Warren Buffett’s Berkshire Hathaway Inc appears to have extended its drive to repurchase its own stock, even with its share price near a record high, according to regulatory filings and an analyst.
Edward Jones & Co analyst James Shanahan estimated that buybacks have totaled about $5.15 billion between April 22 and June 22, and about $6.46 billion in the second quarter, based on Berkshire’s average share price during the applicable periods.
Berkshire did not immediately respond on Thursday to a request for comment.
Buffett has aggressively repurchased Berkshire shares as high stock market valuations and the growth of special purpose acquisition companies, which take private companies public, made buying whole companies appear expensive.
“It’s a killer,” Buffett said at Berkshire’s May 1 annual meeting, referring to SPACs.
Berkshire repurchased $6.6 billion of stock in the first quarter, and a record $24.7 billion in 2020.
Its last major acquisition was a $32.1 billion takeover of aircraft parts maker Precision Castparts in 2016. Berkshire ended March with $145.4 billion of cash and equivalents.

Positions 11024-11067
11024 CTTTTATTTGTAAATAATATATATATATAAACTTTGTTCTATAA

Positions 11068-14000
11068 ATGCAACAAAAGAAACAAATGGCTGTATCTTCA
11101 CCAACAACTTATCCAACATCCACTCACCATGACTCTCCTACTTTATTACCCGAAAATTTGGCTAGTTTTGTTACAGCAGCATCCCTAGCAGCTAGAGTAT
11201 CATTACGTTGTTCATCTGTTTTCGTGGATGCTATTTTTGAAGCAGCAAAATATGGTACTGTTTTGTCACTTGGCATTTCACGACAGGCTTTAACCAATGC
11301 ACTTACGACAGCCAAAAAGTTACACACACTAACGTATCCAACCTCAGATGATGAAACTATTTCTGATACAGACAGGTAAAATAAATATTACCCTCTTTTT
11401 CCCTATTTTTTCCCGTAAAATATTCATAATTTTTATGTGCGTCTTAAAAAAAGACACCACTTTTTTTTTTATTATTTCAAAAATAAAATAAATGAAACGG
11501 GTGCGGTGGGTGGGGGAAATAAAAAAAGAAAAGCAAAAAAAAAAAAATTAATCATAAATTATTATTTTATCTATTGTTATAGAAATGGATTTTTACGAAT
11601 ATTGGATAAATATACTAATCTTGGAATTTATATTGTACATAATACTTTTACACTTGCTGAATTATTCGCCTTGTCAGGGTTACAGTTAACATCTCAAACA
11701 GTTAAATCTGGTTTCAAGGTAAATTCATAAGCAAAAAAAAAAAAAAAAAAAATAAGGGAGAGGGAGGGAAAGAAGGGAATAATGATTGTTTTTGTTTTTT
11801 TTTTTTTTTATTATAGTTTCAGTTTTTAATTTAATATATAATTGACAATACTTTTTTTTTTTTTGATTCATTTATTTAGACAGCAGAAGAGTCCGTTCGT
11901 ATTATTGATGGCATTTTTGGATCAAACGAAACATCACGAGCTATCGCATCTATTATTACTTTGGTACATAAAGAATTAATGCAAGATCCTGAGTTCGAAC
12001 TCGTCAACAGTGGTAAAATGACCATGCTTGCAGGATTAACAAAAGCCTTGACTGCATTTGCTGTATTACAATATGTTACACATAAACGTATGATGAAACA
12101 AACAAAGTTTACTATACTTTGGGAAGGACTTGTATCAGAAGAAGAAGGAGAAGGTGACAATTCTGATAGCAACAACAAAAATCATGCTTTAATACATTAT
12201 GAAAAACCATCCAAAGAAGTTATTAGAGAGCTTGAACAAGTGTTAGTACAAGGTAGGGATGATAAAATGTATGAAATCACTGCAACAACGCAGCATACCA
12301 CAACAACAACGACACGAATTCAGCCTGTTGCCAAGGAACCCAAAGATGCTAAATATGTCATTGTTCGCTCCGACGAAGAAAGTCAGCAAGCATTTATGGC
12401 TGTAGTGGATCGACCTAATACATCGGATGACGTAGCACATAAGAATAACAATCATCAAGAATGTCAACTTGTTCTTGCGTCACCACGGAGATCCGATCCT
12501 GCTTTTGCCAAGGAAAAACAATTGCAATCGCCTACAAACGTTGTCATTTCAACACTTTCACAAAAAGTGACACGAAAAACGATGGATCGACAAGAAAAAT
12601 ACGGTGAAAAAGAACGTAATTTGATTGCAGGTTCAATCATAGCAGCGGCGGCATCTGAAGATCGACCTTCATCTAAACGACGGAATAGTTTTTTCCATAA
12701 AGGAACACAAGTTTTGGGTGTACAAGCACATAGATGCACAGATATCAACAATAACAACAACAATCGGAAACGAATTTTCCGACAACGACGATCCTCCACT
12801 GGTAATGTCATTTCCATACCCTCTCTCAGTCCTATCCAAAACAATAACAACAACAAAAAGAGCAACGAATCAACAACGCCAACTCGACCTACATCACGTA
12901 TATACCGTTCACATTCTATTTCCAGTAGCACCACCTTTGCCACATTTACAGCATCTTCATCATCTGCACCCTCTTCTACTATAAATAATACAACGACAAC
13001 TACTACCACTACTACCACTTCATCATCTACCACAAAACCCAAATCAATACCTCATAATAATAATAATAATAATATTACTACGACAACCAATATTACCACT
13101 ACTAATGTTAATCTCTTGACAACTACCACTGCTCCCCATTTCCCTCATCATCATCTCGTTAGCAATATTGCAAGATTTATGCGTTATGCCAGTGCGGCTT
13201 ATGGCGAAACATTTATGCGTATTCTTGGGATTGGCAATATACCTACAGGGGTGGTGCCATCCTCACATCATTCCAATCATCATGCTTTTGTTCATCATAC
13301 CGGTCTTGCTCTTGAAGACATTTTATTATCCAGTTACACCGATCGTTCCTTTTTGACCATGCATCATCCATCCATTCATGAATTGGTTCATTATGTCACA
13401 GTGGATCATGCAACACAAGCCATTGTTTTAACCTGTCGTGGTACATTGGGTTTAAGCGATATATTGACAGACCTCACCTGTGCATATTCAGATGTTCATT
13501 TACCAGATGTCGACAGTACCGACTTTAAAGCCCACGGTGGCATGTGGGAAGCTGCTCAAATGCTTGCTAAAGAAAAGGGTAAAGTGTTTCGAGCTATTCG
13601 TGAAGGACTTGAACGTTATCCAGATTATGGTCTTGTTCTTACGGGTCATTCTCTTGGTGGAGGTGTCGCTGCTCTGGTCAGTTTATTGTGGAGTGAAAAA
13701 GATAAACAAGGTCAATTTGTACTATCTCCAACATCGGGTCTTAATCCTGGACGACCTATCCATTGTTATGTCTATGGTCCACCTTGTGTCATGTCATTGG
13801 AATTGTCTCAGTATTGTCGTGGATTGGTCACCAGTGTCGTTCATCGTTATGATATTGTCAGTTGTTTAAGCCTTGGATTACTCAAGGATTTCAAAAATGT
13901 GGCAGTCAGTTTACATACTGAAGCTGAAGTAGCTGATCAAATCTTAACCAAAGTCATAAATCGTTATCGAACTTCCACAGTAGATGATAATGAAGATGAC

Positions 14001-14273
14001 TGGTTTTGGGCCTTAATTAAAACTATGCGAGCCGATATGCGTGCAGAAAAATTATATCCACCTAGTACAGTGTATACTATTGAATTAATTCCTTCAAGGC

“There could be deal frustration,” said Cathy Seifert, a CFRA Research analyst with a “hold” rating on Berkshire. “Share buybacks also reflect confidence in one’s stock.”
Berkshire may discuss buybacks in its financial report for the second quarter, likely in early August.
On Wednesday, Buffett donated more than $4.1 billion of his Berkshire stock to the Bill and Melinda Gates Foundation and four family charities.
The donations left him with a 15.8% stake in his Omaha, Nebraska-based conglomerate, regulatory filings show.
That stake suggests Berkshire’s share count has been dropping, based on reported shares outstanding as of March 31 and April 22, according to another regulatory filing.
The dollar amount of any buybacks depends on what price Berkshire paid. Through Wednesday, Berkshire’s share price was down 7% from its early May record high.
Repurchasing stock “offers a simple way for investors to own an ever-expanding portion of exceptional businesses,” Buffett wrote on Feb. 27 in his annual shareholder letter.
Berkshire owns several dozen businesses including the BNSF railroad and Geico car insurance, and stocks such as Apple Inc and Bank of America Corp.
Shanahan said Berkshire’s cash hoard may have declined since March, based on the company’s investment activity and ability to generate free cash flow. He rates Berkshire a “buy.”